Guide and Guests hiking during heli hiking tour

Understanding Backcountry Food and Nutrition

Food and water are what keep us alive as human beings. In the backcountry, these nutrients are just as important – arguably more so given the lack of available food in nearby refrigerators and stores. As a general rule of thumb, any time you venture out into a remote place, you should be bringing some sort of food with you. Not just for the comfort of eating when you are hungry, but to sustain your body through the exercise of getting out there and home safely. To make sure you have all the tools to keep your energy levels in tip-top shape, take a look at our guide to backcountry food and nutrition.

Water First

Humans can survive around three weeks without food, but they can’t survive more than a few days without water. Factor in the exposure to the elements that’s inevitable in the backcountry and you’ve got a much smaller window to prevent dangerous dehydration. So bring water with you, and not in those cheap plastic bottles, either. Ideally for a winter day trip of ski touring, a full 1L (32oz) Nalgene bottle (or equivalent) is the bare minimum. Nalgenes are great because the wide mouth on them doesn’t ice over as easily and you can add snow to it throughout the day to provide even more water. In the spring and summer, increased heat and solar radiation mean you should carry another litre or more to avoid dehydration.

backcountry food
Electrolyte tablets help replenish crucial minerals lost in sweat

Consider using electrolytes in your H2O. These handy little dissolvable tablets and powders replace much-needed minerals that are lost in your sweat such as sodium, chloride, potassium and magnesium. Deficiencies in these minerals can result in muscle cramps, muscle weakness, dizziness and even mental confusion.

Food. Glorious Backcountry Food.

When heading into the backcountry for a day trip, most people will generally pack a lunch item such as a sandwich, wrap or a Tupperware container of carbs like pasta. In addition, a couple handfuls of bars, a bag of mixed nuts or trail mix and some dried fruit will generally do the trick. If you pack too much, no big deal. You had it there in case you needed it. It’s when you begin to cater for longer, multi-day trips that the quantity and type of food become more of a factor. You don’t want to overcompensate and haul around kilos of food that just end up being dumped, burned or brought home again. On the flip side, running out of food can halt the progress of the trip or even ruin it completely.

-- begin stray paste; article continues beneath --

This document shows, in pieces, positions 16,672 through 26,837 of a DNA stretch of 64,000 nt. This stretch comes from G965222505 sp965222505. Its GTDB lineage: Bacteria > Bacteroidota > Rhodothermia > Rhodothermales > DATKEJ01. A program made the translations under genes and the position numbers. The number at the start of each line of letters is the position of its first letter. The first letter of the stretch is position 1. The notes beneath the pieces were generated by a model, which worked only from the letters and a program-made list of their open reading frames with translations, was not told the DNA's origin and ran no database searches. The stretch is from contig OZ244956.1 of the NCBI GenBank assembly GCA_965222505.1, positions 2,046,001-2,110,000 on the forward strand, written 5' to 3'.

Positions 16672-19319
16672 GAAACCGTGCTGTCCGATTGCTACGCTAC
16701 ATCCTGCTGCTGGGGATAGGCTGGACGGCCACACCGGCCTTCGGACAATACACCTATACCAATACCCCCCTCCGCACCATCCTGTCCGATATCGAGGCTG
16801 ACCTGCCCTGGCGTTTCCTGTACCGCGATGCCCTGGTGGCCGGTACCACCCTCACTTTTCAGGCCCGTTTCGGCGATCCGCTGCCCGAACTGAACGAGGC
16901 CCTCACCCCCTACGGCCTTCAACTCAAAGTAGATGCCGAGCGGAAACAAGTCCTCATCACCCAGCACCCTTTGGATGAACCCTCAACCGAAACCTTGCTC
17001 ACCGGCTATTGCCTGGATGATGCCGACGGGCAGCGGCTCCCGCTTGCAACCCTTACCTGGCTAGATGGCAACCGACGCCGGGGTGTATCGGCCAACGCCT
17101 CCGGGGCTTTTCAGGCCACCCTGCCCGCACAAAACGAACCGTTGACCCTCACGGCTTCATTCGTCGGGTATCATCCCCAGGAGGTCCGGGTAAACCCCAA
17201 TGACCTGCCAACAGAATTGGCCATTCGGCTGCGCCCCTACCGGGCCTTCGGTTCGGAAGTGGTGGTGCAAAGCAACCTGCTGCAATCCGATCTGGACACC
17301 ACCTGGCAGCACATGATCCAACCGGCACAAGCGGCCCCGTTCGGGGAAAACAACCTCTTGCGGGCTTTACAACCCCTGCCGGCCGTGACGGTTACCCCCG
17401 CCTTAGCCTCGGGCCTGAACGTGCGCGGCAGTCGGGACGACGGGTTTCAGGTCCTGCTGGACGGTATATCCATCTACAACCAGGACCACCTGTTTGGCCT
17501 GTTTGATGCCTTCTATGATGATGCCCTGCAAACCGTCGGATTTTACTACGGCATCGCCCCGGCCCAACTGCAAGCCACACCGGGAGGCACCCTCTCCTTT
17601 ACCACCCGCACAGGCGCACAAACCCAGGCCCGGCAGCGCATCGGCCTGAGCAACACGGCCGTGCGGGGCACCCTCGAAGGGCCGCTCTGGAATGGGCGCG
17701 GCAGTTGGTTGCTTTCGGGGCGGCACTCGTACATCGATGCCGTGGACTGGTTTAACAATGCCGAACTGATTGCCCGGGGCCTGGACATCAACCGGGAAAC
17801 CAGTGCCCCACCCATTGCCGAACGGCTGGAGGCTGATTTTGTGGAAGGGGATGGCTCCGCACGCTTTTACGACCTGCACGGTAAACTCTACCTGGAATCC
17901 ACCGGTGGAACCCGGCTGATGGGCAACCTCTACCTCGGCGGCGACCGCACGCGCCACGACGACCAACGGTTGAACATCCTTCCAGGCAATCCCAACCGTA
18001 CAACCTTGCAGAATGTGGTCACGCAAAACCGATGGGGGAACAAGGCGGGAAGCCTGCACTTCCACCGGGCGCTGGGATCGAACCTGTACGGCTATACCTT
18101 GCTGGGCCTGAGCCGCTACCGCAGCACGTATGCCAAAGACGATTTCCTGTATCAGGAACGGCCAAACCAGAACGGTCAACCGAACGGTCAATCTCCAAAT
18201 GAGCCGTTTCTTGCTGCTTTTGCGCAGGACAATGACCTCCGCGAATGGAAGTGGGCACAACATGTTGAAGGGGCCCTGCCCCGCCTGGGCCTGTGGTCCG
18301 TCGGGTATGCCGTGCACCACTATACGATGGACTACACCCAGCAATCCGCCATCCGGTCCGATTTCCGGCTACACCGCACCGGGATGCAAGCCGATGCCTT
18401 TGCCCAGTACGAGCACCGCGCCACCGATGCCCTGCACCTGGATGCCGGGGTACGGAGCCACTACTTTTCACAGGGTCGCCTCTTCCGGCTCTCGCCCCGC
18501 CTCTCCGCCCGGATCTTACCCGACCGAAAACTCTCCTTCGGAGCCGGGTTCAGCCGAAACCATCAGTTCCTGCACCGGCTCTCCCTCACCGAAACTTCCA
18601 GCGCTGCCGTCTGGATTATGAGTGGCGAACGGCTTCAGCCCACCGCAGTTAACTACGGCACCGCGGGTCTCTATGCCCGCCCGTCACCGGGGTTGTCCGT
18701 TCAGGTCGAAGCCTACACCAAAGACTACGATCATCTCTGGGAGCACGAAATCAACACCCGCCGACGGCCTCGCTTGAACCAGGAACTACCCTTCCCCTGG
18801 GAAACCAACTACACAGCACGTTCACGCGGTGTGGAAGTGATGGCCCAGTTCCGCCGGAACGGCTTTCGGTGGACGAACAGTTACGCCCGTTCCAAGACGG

backcountry food
The classic Rainbow Trailmix has high-density energy with a mix carbs, fats and proteins.

Counting Calories

If you want to start preparing your food methodically it’s best to use a Calorie Calculator. That way if you’re still a bit hungry after a meal you can rest assured you’ve eaten sufficiently for your exercise and metabolism that day. When sourcing food, there’s no set formula but the general rule is to stick to 60% carbohydrates (carbs), 25% proteins and 15% fats.

Simple carbs are the quickest source of energy. They digest very quickly and increase blood sugar. They can be found in chocolate, fruits, vegetables, honey and flour products.
Complex carbs are a more slow-burning source of energy and digest gradually. They can be found in whole grain oats, quinoa, granola, pasta, brown rice and cereals.
Proteins are amino acids that create the enzymes that regulate metabolism, repairing tired muscles and boosting the immune system. They can be found in cheese, meat, fish, nuts, seeds and dairy.

Fats are energy-rich help the body absorb fat-soluble vitamins. Fats are found in foods like nuts, seeds, coconut chips, oils, peanut butter, fish, butter and avocado.

backcountry food
Ready-made dehydrated meals can add up in price, but you can invest in a food dehydrator and prepare them yourself

Practical Packaging

All the food in the world is no good to you in the backcountry if you aren’t able to package it conveniently. Ziploc bags are great for bulk foods like nuts and dried fruit (you’ll want to avoid Tupperware containers for these as they rattle annoyingly). Aluminum foil is pretty handy for sandwiches, as are these reusable beeswax paper wrappers. Bars come prepackaged, so you just need to mind the wrappers don’t get carried away by the wind.

In terms of the backcountry food itself, you want to stick to the aforementioned rule of 60% carbs, 25% proteins and 15% fats, but how you combine these food groups is up to you. For example, the classic PB&J combines wholegrain bread (complex carbs), peanut butter (fats) and jelly (simple carbs).

backcountry food
A minimalist meal set for an overnight trip

Remember when packing backcountry food for longer trips you want as much energy as possible for the least weight. Fatty foods such as nuts are more energy-rich than fruits and also have proteins to keep your muscles going, but eating nuts all day will drive anyone, well, nuts. Mix it up.

Another tip is to reduce the water content of your food; you have water already with you so you don’t need it weighing your pack down with things like fresh fruit and vegetables. Buy fruit already dried or if you want your own control over additives, purchase a food dehydrator.
If heading out for longer trips, consider the longevity of the food as well. Will that sausage still be good in a week at ambient temperatures as high as 18 degrees Celsius?

There are no set rules for backcountry food and nutrition. Try different meals and snacks and see what works for you. 

Written by: Vince Shuley

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